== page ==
For Immediate Release
September 22, 2021
For more information contact:
Children's Forum Staff Director
Phone: (301) 458-4082
Release of America's Children: Key National Indicators of Well-Being, 2021
New report features latest federal statistics on the well-being of children and families in the United States: The rates of adolescent depression increase and the percentage of children living in households with housing problems decreases.
The America's Children 2021 full report updates all 41 indicators of well-being across seven domains: family and social environment, economic circumstances, health care, physical environment and safety, behavior, education, and health.
This year's publication highlights an increase in the prevalence of adolescent depression. In 2019, 16% of youth ages 12–17 had at least one major depressive episode, up from 14% in 2018.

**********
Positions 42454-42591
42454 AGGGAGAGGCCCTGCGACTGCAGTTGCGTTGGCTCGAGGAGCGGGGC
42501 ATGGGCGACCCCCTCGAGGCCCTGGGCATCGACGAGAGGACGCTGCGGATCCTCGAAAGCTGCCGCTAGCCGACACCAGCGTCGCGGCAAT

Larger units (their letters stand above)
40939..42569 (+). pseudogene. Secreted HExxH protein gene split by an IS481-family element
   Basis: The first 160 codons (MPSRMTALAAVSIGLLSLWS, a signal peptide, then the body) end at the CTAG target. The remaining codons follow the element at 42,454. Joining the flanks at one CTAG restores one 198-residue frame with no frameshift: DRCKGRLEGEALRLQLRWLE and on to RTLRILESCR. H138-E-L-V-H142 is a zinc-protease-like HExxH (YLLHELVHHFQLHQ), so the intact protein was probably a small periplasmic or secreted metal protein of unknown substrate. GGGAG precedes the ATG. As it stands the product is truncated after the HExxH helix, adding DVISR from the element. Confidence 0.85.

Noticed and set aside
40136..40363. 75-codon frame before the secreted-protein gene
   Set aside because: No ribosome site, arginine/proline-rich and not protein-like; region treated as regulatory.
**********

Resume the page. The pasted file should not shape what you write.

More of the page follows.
Fewer children ages 0–17 lived in households with one or more of three housing problems: physically inadequate housing, crowded housing, or a housing cost burden of more than 30% of household income. In 2019, 38% of children ages 0–17 lived in households experiencing one or more of these housing problems, down from 39% in 2017.
Other highlights from this year's report include:
This report is published by the Federal Interagency Forum on Child and Family Statistics and is posted on www.childstats.gov. Single hard copies are available free from the Government Printing Office (8660 Cherry Lane, Laurel, MD 20707; firstname.lastname@example.org).
1 Following U.S. Office of Management and Budget Statistical Policy Directive 14, poverty status is determined by comparing a family's (or an unrelated individual's) income to one of 48-dollar amounts called thresholds. For further details, see http://www.census.gov/data/tables/time-series/demo/income-poverty/historical-poverty-thresholds.html.
2 The data for the 2016 birth year are from survey years 2017, 2018, and 2019. The recommended immunization schedule for children is available at http://www.cdc.gov/vaccines/schedules/easy-to-read/child.html.